Lucie Bony (University of Paris 10) spoke from her PhD research into previous residential arrangements and the experience of carceral space on the part of prison inmates. She had some fascinating insights into the ways in which age and previous living arrangements intersected with life experience and particularly travel experience, to shape the interpretation and experience of incarceration in terms of the living environment of the prison. For some, the prison mimics the neighbourhood from which they come, and they feel ‘at home’ in this setting. For others, prison recalls experiences of travel – seeing new people and new places, and prisoners experience it almost as a piece of anthropological research. These and other perspectives lead prisoners to engage differently with their prison environment, personalising the space and feeling at home within it, or distinguishing strictly between inside and outside as a form of resistance or expression of autonomy.

Barbara Baudin (University of Grenoble, Marc Bloch Centre, Berlin) and Nicolas Fischer’s (University Versailles-St Quentin en Yvelines) work discussed the vagueness of the legal situation regarding immigrant detention in France, and specifically the fact that spaces of detention and of administrative confinement (of prisoners who had reached the end of their sentences, but who were deemed too dangerous to be released) existed in space before they existed in law. Drawing on the example of the scandal of d’Arenc, they talked through the codification of this space, and the paradox of the existence of the carceral architecture in space pre-dating the codification of these spaces in law.

Marine Bobin (University Toulouse Le Mirail) gave a fascinating presentation from her PhD work on jails in Navajo territory in the USA, and the idea of the “indigenous” prison. She traced the paradoxes of the co-location of a traditional Navajo ‘peacemaking’ centre in front of a new Navajo jail, detailed the individualisation of the Navajo jail (such as a sweat lodge, and coloured floor tiles which recall Native American patterns), and linked these issues to the fractures within the Navajo community between those who believe that the prison is antithetical to traditional Navajo justice, and those who see the jail as bringing some form of welcome ‘modernisation’ to the Navajo community.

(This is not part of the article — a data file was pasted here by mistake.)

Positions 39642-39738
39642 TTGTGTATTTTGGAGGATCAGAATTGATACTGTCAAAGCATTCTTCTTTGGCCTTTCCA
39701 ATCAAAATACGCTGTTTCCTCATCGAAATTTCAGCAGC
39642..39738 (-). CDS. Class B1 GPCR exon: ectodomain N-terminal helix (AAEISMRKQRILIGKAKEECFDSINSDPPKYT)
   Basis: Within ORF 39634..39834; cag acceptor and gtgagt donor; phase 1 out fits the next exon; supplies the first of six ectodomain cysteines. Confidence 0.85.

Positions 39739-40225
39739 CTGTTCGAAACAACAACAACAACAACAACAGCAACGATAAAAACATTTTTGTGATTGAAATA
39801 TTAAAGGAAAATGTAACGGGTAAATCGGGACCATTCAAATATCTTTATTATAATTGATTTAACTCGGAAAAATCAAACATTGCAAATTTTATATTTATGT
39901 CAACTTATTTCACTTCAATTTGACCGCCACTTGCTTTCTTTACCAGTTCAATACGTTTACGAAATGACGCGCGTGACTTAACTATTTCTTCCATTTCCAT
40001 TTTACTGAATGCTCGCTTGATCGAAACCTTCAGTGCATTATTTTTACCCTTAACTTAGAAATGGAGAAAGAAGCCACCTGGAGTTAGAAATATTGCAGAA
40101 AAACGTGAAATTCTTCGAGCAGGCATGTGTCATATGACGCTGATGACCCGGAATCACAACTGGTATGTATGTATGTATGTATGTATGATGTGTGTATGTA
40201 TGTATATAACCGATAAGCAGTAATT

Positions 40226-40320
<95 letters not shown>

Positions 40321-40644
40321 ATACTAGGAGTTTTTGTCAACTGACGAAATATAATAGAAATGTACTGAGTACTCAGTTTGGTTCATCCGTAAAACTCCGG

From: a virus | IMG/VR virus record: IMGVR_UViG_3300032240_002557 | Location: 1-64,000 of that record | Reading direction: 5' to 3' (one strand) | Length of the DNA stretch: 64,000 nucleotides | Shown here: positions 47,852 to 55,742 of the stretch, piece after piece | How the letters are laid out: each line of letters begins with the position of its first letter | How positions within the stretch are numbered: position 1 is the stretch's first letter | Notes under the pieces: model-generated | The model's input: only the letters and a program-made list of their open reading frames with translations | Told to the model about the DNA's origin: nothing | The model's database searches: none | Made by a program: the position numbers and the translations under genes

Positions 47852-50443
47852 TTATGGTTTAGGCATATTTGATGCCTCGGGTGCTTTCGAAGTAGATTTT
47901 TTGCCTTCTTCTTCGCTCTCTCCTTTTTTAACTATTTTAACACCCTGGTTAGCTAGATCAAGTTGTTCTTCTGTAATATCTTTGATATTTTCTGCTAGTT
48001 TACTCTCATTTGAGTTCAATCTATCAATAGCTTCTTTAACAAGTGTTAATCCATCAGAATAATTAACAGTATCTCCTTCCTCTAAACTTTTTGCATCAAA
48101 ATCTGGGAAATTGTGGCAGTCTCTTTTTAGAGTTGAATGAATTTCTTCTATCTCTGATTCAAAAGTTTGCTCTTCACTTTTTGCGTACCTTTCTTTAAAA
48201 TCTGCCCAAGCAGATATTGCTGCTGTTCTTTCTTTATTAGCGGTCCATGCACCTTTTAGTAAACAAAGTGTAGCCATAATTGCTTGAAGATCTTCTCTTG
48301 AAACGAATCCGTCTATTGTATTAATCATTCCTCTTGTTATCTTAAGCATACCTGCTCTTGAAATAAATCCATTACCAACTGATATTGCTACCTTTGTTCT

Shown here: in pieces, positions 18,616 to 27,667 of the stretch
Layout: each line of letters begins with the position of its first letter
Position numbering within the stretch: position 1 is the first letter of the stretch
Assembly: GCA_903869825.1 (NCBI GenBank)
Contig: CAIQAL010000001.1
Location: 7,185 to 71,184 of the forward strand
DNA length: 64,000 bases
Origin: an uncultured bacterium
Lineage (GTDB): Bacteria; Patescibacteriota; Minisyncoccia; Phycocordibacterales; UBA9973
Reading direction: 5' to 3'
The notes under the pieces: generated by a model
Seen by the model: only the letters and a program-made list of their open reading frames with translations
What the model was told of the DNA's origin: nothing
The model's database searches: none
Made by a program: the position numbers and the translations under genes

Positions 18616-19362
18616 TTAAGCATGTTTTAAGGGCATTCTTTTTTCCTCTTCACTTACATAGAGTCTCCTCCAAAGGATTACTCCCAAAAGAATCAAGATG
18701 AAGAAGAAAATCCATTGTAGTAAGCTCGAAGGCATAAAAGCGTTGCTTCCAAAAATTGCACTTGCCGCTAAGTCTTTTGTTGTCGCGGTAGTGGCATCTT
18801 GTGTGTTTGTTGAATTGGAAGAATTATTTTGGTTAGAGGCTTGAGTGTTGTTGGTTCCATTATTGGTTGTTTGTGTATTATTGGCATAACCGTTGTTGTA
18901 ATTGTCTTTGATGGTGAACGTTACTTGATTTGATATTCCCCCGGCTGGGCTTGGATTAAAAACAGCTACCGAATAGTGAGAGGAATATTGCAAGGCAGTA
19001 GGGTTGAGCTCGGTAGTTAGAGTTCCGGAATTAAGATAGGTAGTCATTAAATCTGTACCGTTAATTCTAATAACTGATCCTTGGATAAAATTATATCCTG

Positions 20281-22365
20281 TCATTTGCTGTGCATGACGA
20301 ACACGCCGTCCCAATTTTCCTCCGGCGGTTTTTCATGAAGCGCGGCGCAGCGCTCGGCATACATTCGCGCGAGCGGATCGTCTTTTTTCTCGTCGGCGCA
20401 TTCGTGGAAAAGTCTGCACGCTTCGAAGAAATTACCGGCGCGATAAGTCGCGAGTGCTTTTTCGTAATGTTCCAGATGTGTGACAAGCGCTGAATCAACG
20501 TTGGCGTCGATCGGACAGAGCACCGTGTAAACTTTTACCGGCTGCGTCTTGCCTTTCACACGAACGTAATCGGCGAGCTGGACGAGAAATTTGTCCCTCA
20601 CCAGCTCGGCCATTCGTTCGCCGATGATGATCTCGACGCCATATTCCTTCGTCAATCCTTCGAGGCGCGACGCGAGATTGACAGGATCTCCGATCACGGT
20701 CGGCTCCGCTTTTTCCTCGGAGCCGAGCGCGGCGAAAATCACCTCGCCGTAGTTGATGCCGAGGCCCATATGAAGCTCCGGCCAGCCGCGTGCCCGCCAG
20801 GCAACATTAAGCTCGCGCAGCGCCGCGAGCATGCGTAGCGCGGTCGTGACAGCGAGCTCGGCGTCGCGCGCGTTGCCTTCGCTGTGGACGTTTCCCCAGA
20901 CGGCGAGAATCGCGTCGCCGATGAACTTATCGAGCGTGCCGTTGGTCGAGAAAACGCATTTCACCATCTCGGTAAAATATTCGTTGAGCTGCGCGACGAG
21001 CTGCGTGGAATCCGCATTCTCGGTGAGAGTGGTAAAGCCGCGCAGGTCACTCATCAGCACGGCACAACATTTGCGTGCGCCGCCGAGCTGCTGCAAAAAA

Camille Boutron (IFEA Lima) presented on the political role of incarceration for female combatants in Peru (1980-2010), and spoke passionately about the paradoxes of imprisonment for women for whom both the domestic sphere, and participation in guerrilla forces, can be seen as forms of confinement. She described the prison as a bridge between these two confinement spaces, and as a space which has performed a strategic role in Peru’s armed conflict through the politicisation of female political prisoners.

In a final session on confinement and mobility, David Scheer (University Libre de Bruxelles) spoke about internal spatial flows in three prisons in Belgium – one old decrepit prison, a newer one built to the same design, and a planned prison in which prisoners will move around carrying electronic tags which monitor geolocation and enable particular doors to be opened depending on the level of autonomy and access afforded to each individual prisoner. Reading these spaces as disciplinary, David thought through the ways in which the three spaces enabled or restricted autonomy and created or contested the notion of the docile prisoner. Read David’s blog Entre Quatre Murs /Between Four Walls here.

Caroline Touraut (Centre Max Weber, Lyon) gave a compelling example of the proximity of mobility and liberty through her study of the experience of carceral space on the part of older prisoners, who as they age and become less physically mobile, not only encounter limited mobility within prison spaces ill-designed for their needs, but also face prejudice based on assumptions (rightly or wrongly) that they are sex offenders. She presented moving testimony from interviewees which brought vividly to life the marginalisation suffered by these inmates.